J Med Assoc Thai 2005 Jun;88 Suppl 1:S12-20
Division of Endocrinology, Department of Medicine, Faculty of Medicine, Srinakharinwirot University, Maha Chakri Sirinthorn Medical Center, Nakhon-Nayok 26120, Thailand.
Background: Calcium supplement for postmenopausal osteopenic women can significantly reduce bone loss and the risk of fractures. However, the optimal time for calcium supplementation remains controversial.
Objective: The aim of the present study was to compare the effect of twice daily post meals and bedtime calcium supplementation for a two week periods, on C-terminal telopeptide crosslinks and PTH levels in postmenopausal osteopenic women.
Design: A randomized double blind placebo-control, crossover design, was carried out on 3 consecutive periods 3 of a 2-week treatment regimen. In the first period, all the subjects randomly received either two calcium carbonate tablets (Chalk Cap all subjects randomly received either two calcium 334 mg per tab) or placebo at bedtime with one tablet of calcium tablet or placebo after breakfast and dinner for two weeks. In the second period, subjects received only placebo tablets after the meals and at bedtime for 2 weeks. In the third period subjects received either calcium carbonate or placebo for another two weeks. The C-terminal telopeptide crosslinks were measured at 8.00 am and serum PTH were sampled at 8 time points (12.00 am, 2.00 am, 4.00 am, 6.00 am, 8.00 am, 9.00 am, 5.00 pm, and 7.00 pm respectively by the end of each study at the first and third period.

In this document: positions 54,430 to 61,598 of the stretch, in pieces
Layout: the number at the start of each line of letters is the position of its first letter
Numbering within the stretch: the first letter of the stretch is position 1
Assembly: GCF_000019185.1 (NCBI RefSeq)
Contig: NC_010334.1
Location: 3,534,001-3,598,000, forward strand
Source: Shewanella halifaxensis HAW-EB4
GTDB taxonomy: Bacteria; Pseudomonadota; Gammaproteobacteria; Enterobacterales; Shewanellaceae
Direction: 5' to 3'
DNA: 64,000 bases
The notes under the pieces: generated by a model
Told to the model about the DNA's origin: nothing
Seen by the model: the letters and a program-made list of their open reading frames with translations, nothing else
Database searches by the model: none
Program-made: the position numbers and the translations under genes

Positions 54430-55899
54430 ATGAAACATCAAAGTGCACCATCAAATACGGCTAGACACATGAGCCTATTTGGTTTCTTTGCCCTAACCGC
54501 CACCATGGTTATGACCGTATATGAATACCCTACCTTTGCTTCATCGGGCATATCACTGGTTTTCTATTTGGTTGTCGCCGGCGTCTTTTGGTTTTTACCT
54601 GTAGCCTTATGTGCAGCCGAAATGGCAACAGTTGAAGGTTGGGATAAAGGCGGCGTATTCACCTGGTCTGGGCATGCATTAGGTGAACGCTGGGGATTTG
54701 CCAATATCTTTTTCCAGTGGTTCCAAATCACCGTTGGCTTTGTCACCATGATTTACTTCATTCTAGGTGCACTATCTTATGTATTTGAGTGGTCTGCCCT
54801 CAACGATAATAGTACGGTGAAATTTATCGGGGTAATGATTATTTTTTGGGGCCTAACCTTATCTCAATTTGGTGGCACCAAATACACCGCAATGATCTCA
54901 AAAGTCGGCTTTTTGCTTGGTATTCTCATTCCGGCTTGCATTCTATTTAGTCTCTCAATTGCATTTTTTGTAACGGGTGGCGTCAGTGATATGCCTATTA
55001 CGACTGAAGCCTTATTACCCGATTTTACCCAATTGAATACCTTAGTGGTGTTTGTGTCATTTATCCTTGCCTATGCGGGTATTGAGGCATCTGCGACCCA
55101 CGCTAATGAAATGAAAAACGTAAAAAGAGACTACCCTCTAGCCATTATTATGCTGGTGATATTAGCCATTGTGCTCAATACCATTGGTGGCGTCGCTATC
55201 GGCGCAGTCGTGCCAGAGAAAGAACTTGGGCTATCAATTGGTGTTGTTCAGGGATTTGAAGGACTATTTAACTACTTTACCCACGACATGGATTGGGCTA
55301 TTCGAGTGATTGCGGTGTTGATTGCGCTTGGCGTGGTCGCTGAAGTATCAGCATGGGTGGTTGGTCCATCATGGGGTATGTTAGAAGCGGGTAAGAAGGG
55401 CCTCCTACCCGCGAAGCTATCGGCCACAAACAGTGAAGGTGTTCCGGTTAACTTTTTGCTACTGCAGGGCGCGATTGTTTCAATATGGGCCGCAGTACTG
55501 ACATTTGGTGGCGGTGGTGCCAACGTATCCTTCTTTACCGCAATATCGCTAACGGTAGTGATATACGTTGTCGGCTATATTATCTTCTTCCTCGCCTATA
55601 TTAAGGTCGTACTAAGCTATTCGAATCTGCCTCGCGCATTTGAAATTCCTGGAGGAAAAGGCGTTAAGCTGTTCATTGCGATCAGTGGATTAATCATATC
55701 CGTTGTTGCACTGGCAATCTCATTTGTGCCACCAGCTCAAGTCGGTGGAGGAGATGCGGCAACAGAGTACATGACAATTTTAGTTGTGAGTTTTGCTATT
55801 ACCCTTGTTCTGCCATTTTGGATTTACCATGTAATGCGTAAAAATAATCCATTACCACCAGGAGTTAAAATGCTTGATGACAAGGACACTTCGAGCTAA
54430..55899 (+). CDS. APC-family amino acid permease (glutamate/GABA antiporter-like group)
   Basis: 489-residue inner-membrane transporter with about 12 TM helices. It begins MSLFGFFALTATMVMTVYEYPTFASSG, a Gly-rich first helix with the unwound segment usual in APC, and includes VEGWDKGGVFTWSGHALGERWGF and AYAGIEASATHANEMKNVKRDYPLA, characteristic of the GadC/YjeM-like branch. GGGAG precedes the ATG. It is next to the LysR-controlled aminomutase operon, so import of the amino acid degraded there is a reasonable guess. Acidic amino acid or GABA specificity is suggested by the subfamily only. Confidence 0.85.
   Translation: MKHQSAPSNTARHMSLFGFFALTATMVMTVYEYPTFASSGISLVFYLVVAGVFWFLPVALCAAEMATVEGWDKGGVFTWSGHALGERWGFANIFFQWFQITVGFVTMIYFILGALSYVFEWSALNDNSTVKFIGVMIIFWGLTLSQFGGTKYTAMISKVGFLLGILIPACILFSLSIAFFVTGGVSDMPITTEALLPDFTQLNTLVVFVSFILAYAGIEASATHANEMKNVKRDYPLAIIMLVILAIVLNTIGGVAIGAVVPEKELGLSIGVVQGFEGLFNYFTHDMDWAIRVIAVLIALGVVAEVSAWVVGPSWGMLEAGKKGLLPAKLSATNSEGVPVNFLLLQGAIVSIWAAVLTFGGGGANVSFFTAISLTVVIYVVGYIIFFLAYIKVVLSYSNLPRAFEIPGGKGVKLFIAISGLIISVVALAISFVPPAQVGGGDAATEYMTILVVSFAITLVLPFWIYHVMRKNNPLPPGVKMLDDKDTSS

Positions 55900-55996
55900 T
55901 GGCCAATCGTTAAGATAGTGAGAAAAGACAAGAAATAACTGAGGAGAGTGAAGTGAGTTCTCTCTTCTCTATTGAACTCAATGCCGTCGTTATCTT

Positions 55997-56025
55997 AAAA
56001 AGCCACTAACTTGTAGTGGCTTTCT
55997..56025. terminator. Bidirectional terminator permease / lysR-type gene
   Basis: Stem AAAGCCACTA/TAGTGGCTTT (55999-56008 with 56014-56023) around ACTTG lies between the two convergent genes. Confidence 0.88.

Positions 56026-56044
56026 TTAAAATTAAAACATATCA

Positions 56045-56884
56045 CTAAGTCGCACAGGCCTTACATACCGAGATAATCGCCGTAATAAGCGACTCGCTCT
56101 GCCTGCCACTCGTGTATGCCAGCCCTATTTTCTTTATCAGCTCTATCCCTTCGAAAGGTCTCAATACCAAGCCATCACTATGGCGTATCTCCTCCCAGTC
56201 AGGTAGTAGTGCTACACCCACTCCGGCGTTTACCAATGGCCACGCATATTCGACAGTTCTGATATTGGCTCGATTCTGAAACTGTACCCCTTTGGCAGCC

Results: The present study showed thirty-six postmenopausal subjects (mean age 63.9 + 3.66 years) participated in the present study. The mean T-score BMD of the spine and hip were -2.96 + 0.87 and -2.96 + 0.77 gm/cm2. C-terminal telopeptide crosslinks levels of the bedtime supplementation were significantly lower than the post meal supplementation (0.228 + 0.002 ng/ml vs 0.313 + 0.003 ng/ml, p < 0.001). The mean night time serum PTH level during the bedtime was significantly lower than the post meal period. (25.17 + 2.31 pg/ml vs 31.930 + 2.677 pg/ml, p < 0.001). No differences in the post meal PTH level between two periods were observed
Conclusion: The bedtime calcium supplementation appeared to reduce the bone resorption marker and night time serum PTH levels greater than the post meal calcium supplementation in this short term period study. However, long term comparison may be needed.
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